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Travel Health and Safety Tips for Seniors

Staying physically active and connecting with other people are two important keys to successful aging. Travel is one of the best ways to do both at the same time.

Senior woman at airport with big suitacaseYou don't have to go to Europe or even across the country to experience the benefits of travel. A weekend at a nearby city, a visit to the state capitol with your local college's senior education program, a bike ride to a winery, or a bus trip to a downtown museum are just a few of many possibilities, all offering intellectual stimulation, lasting memories, and new friendships. And with families spread out around the country and the world, travel is an important way to stay connected with children, grandchildren, and other loved ones.

However, some older adults hesitate to travel because they are afraid of illness or injury, or of getting lost, or encountering hazards along the way. But travel need not be unsafe or stressful. If you are a senior or have senior loved ones who travel, here are a few tips for safer, more comfortable journey. 

Travel Safely

If you are going on a trip out of your area, here are some suggestions to ensure a safe and healthy trip:

  • Prepare for your trip in advance. Know about any potential adverse conditions, such as extreme weather, Homeland Security advisories, or disease warnings. The U.S. State Department and the Centers for Disease Control and Prevention both offer announcements of unsafe conditions. You can check the weather right before you pack by going to the Weather Channel website.

  • Review your health insurance policy before you leave. What are the conditions for receiving medical care out of your service area? If you are traveling abroad, would you be covered? Does your policy pay for medical evacuation?

  • Make sure your immunizations are up to date. Double-check that you have received the specific immunizations recommended or required for the area you are going to visit.

  • Bring along enough medication for your trip. Especially if you are traveling abroad, leave medications in their original containers. If you are carrying any narcotic drugs, bring a letter from your doctor verifying your medical need for the prescription.

Special Health Concerns for Airline Passengers

Gone are the days when traveling by plane was a pampering treat! Nowadays, long lines, delays, cramped seats, and jet lag can be the norm. You can minimize discomfort by following a few steps:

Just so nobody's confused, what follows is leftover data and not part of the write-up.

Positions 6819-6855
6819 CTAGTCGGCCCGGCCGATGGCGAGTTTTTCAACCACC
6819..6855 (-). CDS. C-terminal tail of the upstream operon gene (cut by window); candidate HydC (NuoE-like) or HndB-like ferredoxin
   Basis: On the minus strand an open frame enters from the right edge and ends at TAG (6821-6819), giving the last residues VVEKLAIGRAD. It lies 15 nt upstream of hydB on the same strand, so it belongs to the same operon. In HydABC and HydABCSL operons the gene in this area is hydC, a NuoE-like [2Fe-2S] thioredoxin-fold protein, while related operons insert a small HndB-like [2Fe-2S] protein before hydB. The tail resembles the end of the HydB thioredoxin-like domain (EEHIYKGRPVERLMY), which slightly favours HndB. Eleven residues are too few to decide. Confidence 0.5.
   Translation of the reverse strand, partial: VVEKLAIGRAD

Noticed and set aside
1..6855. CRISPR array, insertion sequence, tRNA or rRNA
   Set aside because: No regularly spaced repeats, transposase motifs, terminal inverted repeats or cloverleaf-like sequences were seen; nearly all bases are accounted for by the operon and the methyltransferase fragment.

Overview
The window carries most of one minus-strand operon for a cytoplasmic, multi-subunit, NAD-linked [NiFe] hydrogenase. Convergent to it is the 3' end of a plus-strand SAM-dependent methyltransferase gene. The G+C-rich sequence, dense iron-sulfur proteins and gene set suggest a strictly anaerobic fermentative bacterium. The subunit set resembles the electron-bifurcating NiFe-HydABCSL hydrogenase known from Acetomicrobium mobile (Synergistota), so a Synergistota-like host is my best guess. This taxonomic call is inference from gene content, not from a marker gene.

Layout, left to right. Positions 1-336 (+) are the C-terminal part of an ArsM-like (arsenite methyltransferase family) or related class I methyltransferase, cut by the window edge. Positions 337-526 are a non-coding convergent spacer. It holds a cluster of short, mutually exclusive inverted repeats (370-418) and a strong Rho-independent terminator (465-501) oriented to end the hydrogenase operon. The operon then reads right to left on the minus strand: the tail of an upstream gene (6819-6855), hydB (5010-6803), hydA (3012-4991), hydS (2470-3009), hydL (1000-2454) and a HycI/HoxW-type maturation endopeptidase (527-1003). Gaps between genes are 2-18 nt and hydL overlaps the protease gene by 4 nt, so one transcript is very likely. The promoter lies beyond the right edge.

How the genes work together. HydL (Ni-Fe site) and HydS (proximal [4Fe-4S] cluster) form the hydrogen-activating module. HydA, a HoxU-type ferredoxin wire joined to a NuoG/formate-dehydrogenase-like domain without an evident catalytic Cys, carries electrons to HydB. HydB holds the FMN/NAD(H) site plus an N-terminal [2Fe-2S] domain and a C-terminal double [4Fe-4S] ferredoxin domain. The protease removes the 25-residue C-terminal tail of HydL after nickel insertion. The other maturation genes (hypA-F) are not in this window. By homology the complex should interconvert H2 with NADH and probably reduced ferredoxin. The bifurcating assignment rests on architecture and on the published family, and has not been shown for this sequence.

• Get plenty of sleep before you leave.

  • To avoid becoming dehydrated, drink enough water while avoiding alcohol and caffeinated beverages.

  • Change sitting position frequently and walk down the aisle occasionally to avoid stiff joints or (in rare cases) dangerous blood clots.

  • If you have a cold, take a decongestant and chew gum on takeoff and landing to avoid ear pain.

  • Check with your doctor ahead of time if you have any questions about flying with your medical conditions.

Protect Your Money

  1. Be careful when shopping for a vacation package. Deal only with travel agencies and tour companies with a proven track record and strong reputations for value and honesty. Make sure you know what is included in a travel package so there will be no unpleasant surprises. Planning ahead helps ensure that you will have the relaxing, carefree vacation you want.

  2. Don't bring more cash than you think you will need for a few days, and carry only the credit cards you will use on the trip. Be aware that, in many countries, money changers factor a "commission" into their exchange rates. If you prefer, bringing an ATM card will allow you to withdraw cash at the current exchange rate and avoid these additional charges. Also, some countries still operate on a "cash only" basis. Check with your travel agent before you leave, and consult your bank to see if your card will be operable in the places you're visiting.